The study will be a randomized, double-blind, placebo-controlled parallel design comparing the efficacy and safety of flexibly dosed CBD Oil capsules versus placebo for the treatment of adults, aged 21 to 65 years with a primary Diagnostic and Statistical Manual 5 (DSM-5) anxiety disorder: Generalized Anxiety Disorder (GAD), Social Anxiety Disorder (SAD), Panic Disorder (PD), or agoraphobia. A total 50 participants (n=25/cell) who meet the inclusion criteria will be randomized to receive 1 of 2 treatments in a 1:1 ratio: CBD Oil Capsules or matching placebo, with the possibility of dose titration during this 8-week period. The outcomes of this research will make a significant contribution to enhance our current understanding of the effects of cannabis in anxiety disorders. To be involved in this study, the study doctor will first check that the participant is qualified. This is called screening, and will involve a clinical assessment, physical exam and urine tests. This visit may take up to 3 hours to complete. If the participant successfully completes screening the participant will start treatment in one of the two assigned treatment groups. Treatment is 8 weeks. Participants will come to the study clinic 6 times during the treatment phase of the study. Each visit will last 1 to 2 hours. Each visit will involve reporting any side effects that the participant may have experienced, completing questionnaires about mood and anxiety symptoms, sleep, overall functioning and alcohol and drug use. Participants will also be assessed by the study doctor. The first and last visits will also involve blood work and completing a number of tasks on the computer, which measure focus, attention and memory. Each participant will be involved in the study for a maximum of 10 weeks. This includes the screening visit and follow-up visit.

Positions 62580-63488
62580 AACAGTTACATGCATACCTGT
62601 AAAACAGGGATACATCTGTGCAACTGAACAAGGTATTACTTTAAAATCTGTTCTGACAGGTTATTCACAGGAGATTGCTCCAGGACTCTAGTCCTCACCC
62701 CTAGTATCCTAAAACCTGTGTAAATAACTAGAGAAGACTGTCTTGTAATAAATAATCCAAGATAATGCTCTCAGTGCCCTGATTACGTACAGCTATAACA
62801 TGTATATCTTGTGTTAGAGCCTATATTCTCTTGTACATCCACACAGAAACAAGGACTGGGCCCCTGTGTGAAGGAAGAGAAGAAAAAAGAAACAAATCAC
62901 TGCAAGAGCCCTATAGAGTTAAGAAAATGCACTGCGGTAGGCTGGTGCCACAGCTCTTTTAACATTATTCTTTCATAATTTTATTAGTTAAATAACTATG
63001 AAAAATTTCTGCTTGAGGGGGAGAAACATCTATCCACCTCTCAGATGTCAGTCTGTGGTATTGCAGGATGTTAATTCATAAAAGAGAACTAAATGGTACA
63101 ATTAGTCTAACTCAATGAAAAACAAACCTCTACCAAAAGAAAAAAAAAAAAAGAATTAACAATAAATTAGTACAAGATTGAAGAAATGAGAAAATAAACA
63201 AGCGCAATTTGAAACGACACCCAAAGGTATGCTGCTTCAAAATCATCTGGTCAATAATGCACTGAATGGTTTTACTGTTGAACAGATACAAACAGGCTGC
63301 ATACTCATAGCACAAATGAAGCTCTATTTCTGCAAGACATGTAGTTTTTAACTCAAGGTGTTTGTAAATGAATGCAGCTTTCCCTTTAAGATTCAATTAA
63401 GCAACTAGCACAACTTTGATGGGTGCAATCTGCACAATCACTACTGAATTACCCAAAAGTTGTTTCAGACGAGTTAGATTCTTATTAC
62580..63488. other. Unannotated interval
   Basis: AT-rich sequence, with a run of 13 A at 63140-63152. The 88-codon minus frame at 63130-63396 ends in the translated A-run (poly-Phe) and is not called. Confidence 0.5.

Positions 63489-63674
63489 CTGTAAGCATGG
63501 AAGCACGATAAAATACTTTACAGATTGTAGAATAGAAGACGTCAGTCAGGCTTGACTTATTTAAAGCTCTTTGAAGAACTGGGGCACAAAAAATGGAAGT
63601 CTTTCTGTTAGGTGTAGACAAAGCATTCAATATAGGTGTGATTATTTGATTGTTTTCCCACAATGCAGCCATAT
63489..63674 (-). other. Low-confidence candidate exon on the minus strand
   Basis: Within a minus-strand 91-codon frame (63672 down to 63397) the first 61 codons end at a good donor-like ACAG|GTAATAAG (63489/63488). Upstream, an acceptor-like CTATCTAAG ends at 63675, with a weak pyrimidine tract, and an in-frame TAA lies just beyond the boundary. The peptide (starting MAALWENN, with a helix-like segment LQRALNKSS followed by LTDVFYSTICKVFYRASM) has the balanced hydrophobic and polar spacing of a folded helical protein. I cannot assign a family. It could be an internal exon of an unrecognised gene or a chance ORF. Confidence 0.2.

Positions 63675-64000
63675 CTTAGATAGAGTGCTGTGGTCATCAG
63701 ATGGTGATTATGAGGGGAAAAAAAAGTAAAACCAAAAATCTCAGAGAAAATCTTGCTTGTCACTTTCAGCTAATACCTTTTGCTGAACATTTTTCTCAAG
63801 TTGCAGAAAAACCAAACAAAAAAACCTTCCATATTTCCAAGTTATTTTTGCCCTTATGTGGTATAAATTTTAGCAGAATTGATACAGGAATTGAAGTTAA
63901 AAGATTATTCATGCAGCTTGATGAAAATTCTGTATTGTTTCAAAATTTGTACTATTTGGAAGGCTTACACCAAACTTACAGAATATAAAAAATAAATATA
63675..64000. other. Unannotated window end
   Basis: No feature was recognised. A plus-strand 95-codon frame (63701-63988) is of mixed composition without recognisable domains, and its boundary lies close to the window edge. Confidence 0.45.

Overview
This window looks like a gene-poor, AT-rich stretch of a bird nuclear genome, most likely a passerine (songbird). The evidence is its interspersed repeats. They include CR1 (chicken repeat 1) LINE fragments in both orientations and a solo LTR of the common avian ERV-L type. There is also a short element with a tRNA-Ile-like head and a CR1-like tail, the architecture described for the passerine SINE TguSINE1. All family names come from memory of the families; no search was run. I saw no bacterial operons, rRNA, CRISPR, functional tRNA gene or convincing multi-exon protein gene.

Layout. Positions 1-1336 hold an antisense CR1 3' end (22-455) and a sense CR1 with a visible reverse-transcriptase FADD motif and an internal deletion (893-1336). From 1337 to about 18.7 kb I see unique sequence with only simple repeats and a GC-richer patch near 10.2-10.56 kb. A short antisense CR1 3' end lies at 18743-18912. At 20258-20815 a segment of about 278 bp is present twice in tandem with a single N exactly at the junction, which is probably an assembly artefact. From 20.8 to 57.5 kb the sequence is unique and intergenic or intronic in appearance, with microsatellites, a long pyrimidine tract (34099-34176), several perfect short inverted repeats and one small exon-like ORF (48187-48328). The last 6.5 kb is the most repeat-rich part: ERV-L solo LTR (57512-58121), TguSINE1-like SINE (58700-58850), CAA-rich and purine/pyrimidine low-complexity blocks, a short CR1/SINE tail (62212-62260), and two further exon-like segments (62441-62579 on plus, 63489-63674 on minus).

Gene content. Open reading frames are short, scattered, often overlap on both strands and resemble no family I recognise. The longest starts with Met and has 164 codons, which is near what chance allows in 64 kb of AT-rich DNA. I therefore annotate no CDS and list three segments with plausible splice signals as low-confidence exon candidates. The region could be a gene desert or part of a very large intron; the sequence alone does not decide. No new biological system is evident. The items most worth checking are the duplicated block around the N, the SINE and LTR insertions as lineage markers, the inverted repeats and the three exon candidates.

Description: 200 mg CBD- titrated as tolerated up to a maximum 2 capsules twice daily (200 mg- 800 mg total dose) Start at 1 capsule/day (at bedtime) for one week and be titrated to 1 capsule twice/daily for one week. At the end of Week 2, dose may be titrated to 1 capsule in the morning and 2 capsules at bedtime; then at the end of Week 4, dose may be titrated to 2 capsules twice daily (the maximum of 800 mg/day total dose)
Cannabidiol for the Treatment of Anxiety Disorders: An 8-Week Pilot Study
This proposed study aims to evaluate the efficacy of daily Cannabidiol (CBD) Oil Capsules in treating symptoms of DSM-5 anxiety disorders, using a two-arm, 8-week randomized, placebo-controlled trial in adults aged 21-65 years. The study will also evaluate the relationship between inflammation, anxiety and CBD using biological markers as well as examine the neuro-cognitive effects of CBD treatment.
Intervention Type: Drug
Intervention Type: Drug
This study is a single-centre, 12-week open-label trial of CBD for anxiety disorders. Participants are young people aged 12 – 25 years with a DSM-5 diagnosis of an anxiety disorder who do not respond to evidence-based standard treatment (e.g. CBT or CBT plus SSRIs/SSNRIs). CBD is administered on a fixed–flexible schedule adjusted up to a maximum dose. Each participant will be offered biweekly CBT for 12 weeks (5 sessions). The trial is being conducted at the Headspace Glenroy facility according to Good Clinical Practice guidelines, overseen by the trial sponsor, Orygen – The National Centre of Excellence in Youth Mental Health study service unit.